Denmark Finland Iceland Norway Sweden

COUNTRY CO2, t onn es p er in habi ta nt 1990 1995 2000

Figure 10. Carbon dioxide emissions in the Nordic countries 1990 – 2000 (UNFCCC).

CO2 EMISSIONS FROM TRANSPORT PER INHABITANT

0,0 0,5 1,0 1,5 2,0 2,5 3,0 3,5

Denmark Finland Iceland Norway Sweden

COUNTRY C O 2 to n n es / in habi ta nt 1990 1995 2000

Figure 11. Carbon dioxide emissions from transport in the Nordic countries 1990 – 2000 (UNFCCC).

Carbon dioxide emissions from transport per inhabitant are greatest in Norway and least in Sweden (figure 11). Differences between countries concerning total emissions and emissions from transport result from differences in the share of transport of the total emissions and differences in characteristics of transport.

Policies and measures have been planned to control the growth of greenhouse gas emissions. (Figure 12)

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Figure 12. Greenhouse gas emissions from transport in the Nordic countries 1990 – 2000 and projections

with measures 2010 and 2020 (National communications under the UNFCCC).

GREENHOUSE GAS EMISSIONS FROM TRANSPORT

0 5 10 15 20 25

Denmark Finland Iceland Norway Sweden

COUNTRY M ill io n to

nnes CO2 equi

val en t 1990 2000 2010 2020 Denmark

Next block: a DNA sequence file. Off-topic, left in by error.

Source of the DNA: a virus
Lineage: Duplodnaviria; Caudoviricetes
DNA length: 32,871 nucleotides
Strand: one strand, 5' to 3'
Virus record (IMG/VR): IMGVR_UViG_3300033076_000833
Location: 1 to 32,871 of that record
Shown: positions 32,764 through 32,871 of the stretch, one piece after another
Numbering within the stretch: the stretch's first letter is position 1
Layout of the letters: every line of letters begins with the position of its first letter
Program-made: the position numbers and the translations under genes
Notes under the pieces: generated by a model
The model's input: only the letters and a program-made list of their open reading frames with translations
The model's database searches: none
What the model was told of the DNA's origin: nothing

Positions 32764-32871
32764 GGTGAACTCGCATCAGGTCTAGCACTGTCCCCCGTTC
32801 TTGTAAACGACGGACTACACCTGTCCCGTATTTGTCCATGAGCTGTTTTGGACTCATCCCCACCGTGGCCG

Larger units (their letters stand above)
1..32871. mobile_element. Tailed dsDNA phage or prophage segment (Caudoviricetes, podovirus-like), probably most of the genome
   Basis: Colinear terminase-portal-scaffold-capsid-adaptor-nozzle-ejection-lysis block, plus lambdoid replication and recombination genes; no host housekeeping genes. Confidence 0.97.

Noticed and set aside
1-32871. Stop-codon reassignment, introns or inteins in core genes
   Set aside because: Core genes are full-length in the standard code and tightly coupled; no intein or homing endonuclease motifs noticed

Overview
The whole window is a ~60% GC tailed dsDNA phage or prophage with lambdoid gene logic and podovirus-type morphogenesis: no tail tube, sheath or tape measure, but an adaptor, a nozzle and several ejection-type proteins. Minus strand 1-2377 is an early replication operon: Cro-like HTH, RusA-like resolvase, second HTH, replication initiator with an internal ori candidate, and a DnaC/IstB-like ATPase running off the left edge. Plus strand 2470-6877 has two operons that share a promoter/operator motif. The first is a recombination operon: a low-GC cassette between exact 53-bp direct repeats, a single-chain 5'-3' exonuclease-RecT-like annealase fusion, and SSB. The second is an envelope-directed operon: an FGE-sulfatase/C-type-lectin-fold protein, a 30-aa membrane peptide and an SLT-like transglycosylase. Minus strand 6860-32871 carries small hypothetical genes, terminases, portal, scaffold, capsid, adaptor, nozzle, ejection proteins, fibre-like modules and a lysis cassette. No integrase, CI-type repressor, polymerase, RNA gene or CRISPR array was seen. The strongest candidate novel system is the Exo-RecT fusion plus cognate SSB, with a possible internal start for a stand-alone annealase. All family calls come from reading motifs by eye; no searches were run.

Denmark has a population of slightly more than 5.3 million and a total area of 43 000 km2. The population density is slightly more than 120 per km2.

One-twentieth of the area of Denmark is urbanised. 85 % of Danes are town-dwellers, and most enterprises, institutions etc. are situated in towns. The total built-up area is 654 million m2. Towns and cities are generally characterised by separation of residential and industrial areas, industrial buildings being situated in specially designated zones on the outskirts of the towns. The growth in the service industries and the growth in manufacturing with a small environmental impact imply new possibilities for integrating industry and housing, thereby reducing the need for transport between home and work.

Traffic has increased considerably in the last 10 years. Passenger traffic (excl. motor cycle, 2-stroke and bicycle traffic) increased from 64 billion person-kilometres in 1990 to 74 billion in 2001. In the same period, freight transport by road increased from 12 billion tonne-km to 14 billion. The transport sector accounts for 18 % of Denmark’s total greenhouse gas emissions.